Saturday, September 19, 2009

[Mythical Pretext]

Ahmadinejad has been caught spouting anti-Semitic drivel yet again. What did he say?
the Holocaust was "a lie based on an unprovable and mythical claim"
Look where the bunny ears are though. Only quoting what he said about the Holocaust, not the word 'Holocaust' itself. Odd. Surely if he said 'Holocaust', you'd just put 'Holocaust', wouldn't you? Luckily the BBC elaborates:
The pretext [the Holocaust] for the creation of the Zionist regime [Israel] is false. It is a lie based on an unprovable and mythical claim.
Firstly, I take issue with the word 'mythical'. It's ambiguous. I assume he means it's not true, but that's not how I would use it normally and it's right down at definition number five. Normally I'd use it to describe something having the power of a myth. Though I can't think of a better way to say it. Secondly, the whole thing is just plain weird. On the one hand, I can't think what he'd be talking about other than the Holocaust, on the other, the next sentence doesn't make sense. If the Holocaust is a lie, what's the unprovable and mythical claim? If the Holocaust is an unprovable and mythical claim, who's been telling porkies about it?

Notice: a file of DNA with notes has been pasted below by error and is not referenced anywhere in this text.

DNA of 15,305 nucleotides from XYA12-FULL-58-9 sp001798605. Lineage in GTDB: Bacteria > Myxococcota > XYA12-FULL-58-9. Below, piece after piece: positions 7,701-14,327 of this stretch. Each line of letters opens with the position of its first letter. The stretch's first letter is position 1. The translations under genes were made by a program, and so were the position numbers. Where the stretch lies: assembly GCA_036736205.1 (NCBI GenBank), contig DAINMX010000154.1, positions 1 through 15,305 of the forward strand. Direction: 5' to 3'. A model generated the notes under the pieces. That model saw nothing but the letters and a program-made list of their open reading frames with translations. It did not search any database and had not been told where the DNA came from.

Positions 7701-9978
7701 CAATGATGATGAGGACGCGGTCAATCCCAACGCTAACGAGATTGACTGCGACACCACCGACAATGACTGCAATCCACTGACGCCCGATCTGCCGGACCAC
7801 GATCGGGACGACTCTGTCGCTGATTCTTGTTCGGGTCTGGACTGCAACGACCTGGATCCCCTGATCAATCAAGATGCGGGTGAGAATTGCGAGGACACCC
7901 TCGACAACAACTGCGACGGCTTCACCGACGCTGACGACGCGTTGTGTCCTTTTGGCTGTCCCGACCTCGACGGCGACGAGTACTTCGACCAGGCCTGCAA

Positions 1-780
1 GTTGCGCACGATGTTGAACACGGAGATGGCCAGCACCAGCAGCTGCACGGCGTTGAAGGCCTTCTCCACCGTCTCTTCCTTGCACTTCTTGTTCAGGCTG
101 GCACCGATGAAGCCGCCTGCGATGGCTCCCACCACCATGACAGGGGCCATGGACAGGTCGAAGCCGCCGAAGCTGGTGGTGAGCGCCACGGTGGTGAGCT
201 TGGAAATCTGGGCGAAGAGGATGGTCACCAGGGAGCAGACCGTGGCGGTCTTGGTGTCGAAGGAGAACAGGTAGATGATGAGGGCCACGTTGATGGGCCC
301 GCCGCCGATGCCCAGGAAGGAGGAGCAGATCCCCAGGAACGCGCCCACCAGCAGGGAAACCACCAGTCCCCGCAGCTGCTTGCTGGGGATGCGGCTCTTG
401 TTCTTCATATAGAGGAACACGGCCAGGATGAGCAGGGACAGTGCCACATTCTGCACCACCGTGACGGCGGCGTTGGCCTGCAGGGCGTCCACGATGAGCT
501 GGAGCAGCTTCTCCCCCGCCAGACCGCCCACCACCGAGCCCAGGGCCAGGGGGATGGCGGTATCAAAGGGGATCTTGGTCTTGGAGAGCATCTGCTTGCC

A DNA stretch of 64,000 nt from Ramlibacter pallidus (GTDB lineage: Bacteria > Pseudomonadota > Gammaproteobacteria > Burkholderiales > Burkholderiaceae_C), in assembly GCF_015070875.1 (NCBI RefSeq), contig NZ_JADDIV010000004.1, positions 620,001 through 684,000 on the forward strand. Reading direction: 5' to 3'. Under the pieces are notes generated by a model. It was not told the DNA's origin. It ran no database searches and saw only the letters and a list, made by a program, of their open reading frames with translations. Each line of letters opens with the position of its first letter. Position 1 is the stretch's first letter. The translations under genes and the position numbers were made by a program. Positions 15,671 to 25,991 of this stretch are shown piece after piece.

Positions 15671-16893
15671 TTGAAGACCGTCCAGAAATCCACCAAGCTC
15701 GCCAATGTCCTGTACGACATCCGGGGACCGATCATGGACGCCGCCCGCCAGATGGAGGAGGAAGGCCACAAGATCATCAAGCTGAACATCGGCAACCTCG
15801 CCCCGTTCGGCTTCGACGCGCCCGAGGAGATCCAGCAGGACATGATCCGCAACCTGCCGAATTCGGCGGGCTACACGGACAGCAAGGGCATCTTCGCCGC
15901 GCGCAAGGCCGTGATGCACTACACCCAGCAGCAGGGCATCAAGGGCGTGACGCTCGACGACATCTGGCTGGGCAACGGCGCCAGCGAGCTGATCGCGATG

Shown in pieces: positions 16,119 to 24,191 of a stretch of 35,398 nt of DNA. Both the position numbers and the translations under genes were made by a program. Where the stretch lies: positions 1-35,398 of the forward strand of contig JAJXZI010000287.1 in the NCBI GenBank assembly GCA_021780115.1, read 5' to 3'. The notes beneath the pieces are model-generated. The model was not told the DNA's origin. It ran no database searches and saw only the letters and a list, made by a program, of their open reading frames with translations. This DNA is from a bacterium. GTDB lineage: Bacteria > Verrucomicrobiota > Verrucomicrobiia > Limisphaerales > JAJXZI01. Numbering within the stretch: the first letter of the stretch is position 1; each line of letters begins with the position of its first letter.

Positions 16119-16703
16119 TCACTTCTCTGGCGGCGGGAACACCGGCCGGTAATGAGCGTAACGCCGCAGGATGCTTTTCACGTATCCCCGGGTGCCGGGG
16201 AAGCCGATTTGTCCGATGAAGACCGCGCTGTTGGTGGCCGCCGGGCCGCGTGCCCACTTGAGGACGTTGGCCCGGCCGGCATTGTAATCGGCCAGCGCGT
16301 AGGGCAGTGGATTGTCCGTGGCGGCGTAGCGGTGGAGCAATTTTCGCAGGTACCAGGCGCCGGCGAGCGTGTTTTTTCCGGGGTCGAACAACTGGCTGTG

The thing you have to remember with Ahmadinejad you see, is that he's magnificently adept at chatting bob. His speeches about Israel are riddled with codes, euphemisms and dog-whistles. He won't even say the name of the place on principle, but still manages to talk about it all the time. Which begs the question, what's with the square brackets? Why does the BBC feel the need to explain that he meant [the Holocaust] and [Israel]? If you think the average reader can work out what he means, why put them in? If you think it's too ambiguous, then why are you so sure that's what he meant?

It could be that he's not talking about the Holocaust at all, though Lord knows what he's talking about otherwise. It could be that he's unable to smirk and string a sentence together at the same time, which wouldn't surprise me. And it could be that he's deliberately avoiding direct reference to Israel or the Shoah for whatever nefarious or neurotic reasons he has. But either way, this vagueness, deliberate or otherwise, is important and it's immensely arrogant of the BBC to be putting words in his mouth.

No comments:

Post a Comment